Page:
The same undaunted assertion of his rights was shown in his excommunication of Robert, Lord Morley, the lord-lieutenant of the county, for the crime of poaching on the episcopal manors. Equally unmoved by the entreaties and the threats of the king and the nobles, he compelled the offender to do public penance, by walking with bare head and feet through the streets of Norwich to the cathedral, carrying a huge wax taper, which, after openly confessing his crime and humbly asking absolution, he offered on the high altar (Godwin, De Præsul. (ed. Richardson), ii. 14; Wharton, Anglia Sacra, i. 415). A dispute with the commonalty of Lynn as to certain municipal rights ended in a compromise, the substantial victory remaining with the bishop (Blomefield, ii. 364).
In 1349 England was visited by ‘the black death.’ No part of the country suffered more severely than Norfolk and Suffolk, comprising the diocese of Norwich. The mortality among the clergy was frightful. The annual average of institutions to benefices for the five years from the Lady-days of 1344 and 1349 had been 81. During the year ending Lady-day 1350 the number amounted to 831. The number of clergy swept away in the diocese of Norwich alone cannot be set at less than 2,000. The bishop's brother, Sir Bartholomew Bateman, died in this year, and presumably of the plague. During the whole of this time of pestilence Bishop Bateman remained unflinchingly at his post, never leaving his diocese for a single day, often instituting as many as twenty clergy at once. Till the plague was stayed he travelled through his diocese, never staying long in one place, and ‘followed by the troops of clergy who came to be instituted to the benefices vacated by death. So many parishes being left without incumbents, there was a fear lest the supply of clergy should be inadequate to the draught upon it. Bishop Bateman applied to Pope Clement VI for direction, who issued a bull authorising him to ordain sixty young men two years under the canonical age, a permission of which he availed himself to a very small extent’ (Jessopp, Diocesan Hist. Norwich, pp. 118–21).
One important outcome of this appalling calamity was the foundation in the following year, 1350, by Bishop Bateman of the college at Cambridge, to which, as a mark of his special devotion to the blessed Trinity, he gave the name of Trinity Hall. The bishop's object in this foundation, which was designed solely for students of canon and civil law, was to recruit the thinned ranks of the clergy of his diocese with men trained in those studies. For this purpose he became possessor of a hostel which had been purchased by John of Crawden, prior of Ely, as a place to which the monks of his house might retire for study, giving them in exchange six rectories in his diocese. His intention had been to found a master and twenty fellows, besides scholars, who were each to say a prescribed office, ‘De Trinitate,’ on rising and going to bed, always to speak Latin, to dispute three times a week on some point of canon or civil law, and have the Holy Scripture read aloud during meals. The royal charter of foundation bears date 20 Nov. 1350. Bateman's death in 1355 prevented the full accomplishment of his scheme. At that time the body consisted only of the master, three fellows, and two scholars. A license for building a chapel was given by the bishop of Ely on 30 May 1352, to which the founder bequeathed vestments, jewels, and plate. In the list of books given by the bishop to his new college theology is represented only by a small Bible, together with a Compendium and a Recapitulation of the Bible, all the rest being books of canon or civil law. His own private library, however, reverting to the college after his death, was more adequately furnished with theological works. Two years previously, 1348, a clergy- man of Bateman's diocese, Edmund Gonville, rector of Terrington, had obtained license from Edward III to found a college for twenty scholars in honour of the Annunciation of the Blessed Virgin. Gonville died before his foundation had been fully established, and had he not named Bishop Bateman as his executor the whole design would probably have collapsed. Bateman carried out Gonville's scheme as a second founder, though with some important changes in its character, 21 Dec. 1351. He removed the college to its present site, near his earlier foundation, and substituted for Gonville's statutes a selection from those of Trinity Hall, by which the requirement of an almost exclusively theological training was abolished. On 17 Sept. 1353 Bateman, as founder of the two societies, ratified an agreement of fraternal affection and mutual help between them ‘as scions of the same stock,’ the precedence, however, being assigned to the members of Trinity Hall, ‘tanquam fratres primogeniti’ (Warren's Book; Mullinger's Hist. of Univ. of Cambridge, i. 246; Cooper's Memorials of Cambridge, i. 99). Bateman's interest in the university of Cambridge, in which in his own words he had ‘received the first elements of learning, and, though undeservedly, the doctor's degree,’ had been shown at an earlier period by a gift of 100l. (equal to 1,500l. of our present money), as a sum from which members of the university might borrow on pledges up to 4l. Such donations were at that period not at all rare (Caius's Hist. Acad. 133; Cooper's Memorials, i. 100).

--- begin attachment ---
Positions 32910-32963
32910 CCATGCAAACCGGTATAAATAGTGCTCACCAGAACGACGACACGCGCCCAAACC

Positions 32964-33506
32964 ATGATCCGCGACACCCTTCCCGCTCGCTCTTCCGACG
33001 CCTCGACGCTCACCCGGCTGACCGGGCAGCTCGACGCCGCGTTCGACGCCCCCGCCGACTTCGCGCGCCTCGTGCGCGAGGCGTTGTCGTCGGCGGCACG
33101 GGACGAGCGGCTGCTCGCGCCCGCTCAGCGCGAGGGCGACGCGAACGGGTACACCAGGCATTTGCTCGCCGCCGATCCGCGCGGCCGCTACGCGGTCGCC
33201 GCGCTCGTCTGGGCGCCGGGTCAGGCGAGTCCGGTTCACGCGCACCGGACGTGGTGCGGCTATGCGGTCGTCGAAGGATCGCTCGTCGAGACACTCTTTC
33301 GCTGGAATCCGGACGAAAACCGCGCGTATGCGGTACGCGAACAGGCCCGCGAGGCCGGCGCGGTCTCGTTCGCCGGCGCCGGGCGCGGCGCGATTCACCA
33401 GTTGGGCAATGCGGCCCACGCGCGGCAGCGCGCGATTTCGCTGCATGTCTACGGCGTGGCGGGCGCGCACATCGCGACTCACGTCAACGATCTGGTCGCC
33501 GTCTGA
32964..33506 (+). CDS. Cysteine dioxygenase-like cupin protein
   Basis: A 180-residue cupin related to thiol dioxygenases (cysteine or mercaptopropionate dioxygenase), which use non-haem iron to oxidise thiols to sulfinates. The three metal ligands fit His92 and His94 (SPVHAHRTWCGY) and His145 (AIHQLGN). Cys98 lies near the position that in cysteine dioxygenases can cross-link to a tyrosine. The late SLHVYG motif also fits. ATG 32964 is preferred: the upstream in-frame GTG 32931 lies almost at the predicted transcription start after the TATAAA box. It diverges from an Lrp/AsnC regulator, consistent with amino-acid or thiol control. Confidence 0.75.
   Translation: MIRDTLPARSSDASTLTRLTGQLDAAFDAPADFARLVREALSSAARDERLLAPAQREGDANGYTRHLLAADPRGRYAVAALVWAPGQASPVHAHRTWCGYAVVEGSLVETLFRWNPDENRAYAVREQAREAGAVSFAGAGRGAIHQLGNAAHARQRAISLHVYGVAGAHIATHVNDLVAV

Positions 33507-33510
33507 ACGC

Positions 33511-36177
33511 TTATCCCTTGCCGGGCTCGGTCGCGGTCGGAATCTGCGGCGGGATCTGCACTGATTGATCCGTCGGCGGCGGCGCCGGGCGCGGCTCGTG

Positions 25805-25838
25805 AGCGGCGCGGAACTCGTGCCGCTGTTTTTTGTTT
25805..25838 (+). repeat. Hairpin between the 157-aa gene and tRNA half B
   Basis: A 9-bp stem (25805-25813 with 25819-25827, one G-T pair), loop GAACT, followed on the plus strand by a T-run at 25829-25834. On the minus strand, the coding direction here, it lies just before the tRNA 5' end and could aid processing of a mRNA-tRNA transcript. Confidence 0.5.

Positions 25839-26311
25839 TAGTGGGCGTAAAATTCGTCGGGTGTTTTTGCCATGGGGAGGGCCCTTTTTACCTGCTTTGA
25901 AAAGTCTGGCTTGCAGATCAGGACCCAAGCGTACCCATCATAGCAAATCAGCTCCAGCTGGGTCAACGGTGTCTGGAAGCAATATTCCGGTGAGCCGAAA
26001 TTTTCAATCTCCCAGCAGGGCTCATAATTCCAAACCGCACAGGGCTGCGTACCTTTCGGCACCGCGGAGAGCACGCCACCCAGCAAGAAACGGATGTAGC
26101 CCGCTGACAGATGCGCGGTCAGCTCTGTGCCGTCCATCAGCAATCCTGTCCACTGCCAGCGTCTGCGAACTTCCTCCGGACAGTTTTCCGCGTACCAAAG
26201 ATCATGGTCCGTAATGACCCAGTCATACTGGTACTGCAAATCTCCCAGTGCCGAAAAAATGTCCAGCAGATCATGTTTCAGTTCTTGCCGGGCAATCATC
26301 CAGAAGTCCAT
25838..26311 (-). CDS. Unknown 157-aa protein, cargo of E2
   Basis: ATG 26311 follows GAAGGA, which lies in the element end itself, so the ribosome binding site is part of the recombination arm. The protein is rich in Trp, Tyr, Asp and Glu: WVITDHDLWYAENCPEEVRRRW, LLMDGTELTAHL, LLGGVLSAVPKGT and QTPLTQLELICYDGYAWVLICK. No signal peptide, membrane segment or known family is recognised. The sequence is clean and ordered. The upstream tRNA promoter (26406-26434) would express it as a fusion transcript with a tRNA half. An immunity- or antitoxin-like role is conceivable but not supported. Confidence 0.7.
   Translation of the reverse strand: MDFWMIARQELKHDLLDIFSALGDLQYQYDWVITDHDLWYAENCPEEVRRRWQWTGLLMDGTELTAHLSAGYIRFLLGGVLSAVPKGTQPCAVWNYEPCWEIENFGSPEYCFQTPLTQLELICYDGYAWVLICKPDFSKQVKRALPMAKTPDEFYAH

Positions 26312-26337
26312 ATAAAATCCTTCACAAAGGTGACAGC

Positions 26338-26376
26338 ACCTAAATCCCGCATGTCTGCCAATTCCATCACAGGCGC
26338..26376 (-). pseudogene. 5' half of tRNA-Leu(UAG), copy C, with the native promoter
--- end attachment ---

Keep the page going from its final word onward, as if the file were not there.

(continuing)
The last year of Bateman's busy life was marked by no less than three of those diplomatic missions on which he had so often, and on the whole so fruitlessly, crossed the Channel. He was again commissioned, 30 March 1354, with Clinton, earl of Huntingdon, and others, to negotiate a final peace with France (Rymer's Fœd. iii. pt. i. 275); and again, on 28 Aug. of the same year, to treat with the French ambassadors before the pope (ibid. p. 283). But Edward's terms were refused by the French king. Once again, and for the last time, 30 Oct., Bishop Bateman set out on his familiar journey, accompanied by Henry, duke of Lancaster, and Michael Northburgh, bishop of London, to treat before the pope concerning the king's castles and lands in France (ibid. p. 289). The negotiations were prolonged. The new year found the commissioners still at Avignon. The delay was fatal. A sudden sickness, popularly attributed to poison, attacked the bishop, and he died on the festival of the Epiphany, 6 Jan. 1355. He was buried before the high altar of the cathedral at Avignon, the patriarch of Jerusalem officiating, and the whole body of cardinals attending the obsequies with the exception of one detained by illness (Robert of Boston, Chron. Angl. inter Scriptor. Petroburg. p. 135). Trinity Hall still preserves their founder's cup and cover of silver-gilt, bearing his arms. An image of the Trinity in a tabernacle, silvergilt, given by him to the high altar of Norwich Cathedral, as well as a smaller one, shared the fate of superstitious images at the Reformation (Wharton, Angl. Sacr. i. 414). Of the two mezzotint portraits of Bishop Bateman, that by J. Faber in his series of Founders (1714) is entirely a fancy production. That by W. Robins (c. 1781), according to Warren's Book, was taken from an impression of his episcopal seal.[De Vita et Morte Willielmi Bateman, apud Peck, Desiderat. Curios. lib. vii. pp. 239–42; Warren's Book, MS. at Trinity Hall; Godwin, De Præsul. (ed. Richardson), ii. 14; Wharton's Angl. Sacr. i. 414; Blomefield's Hist. of Norfolk, ii. 359 sq.; Rymer's Fœdera, vol. iii. pt. i.; Mullinger's University of Cambridge, i. 239–47; Cooper's Memorials of Cambridge, i. 99–101; Masters's Hist. of C. C. C., by Lamb, p. 29; Jessopp's Hist. of Dioc. of Norwich, pp. 117–23.]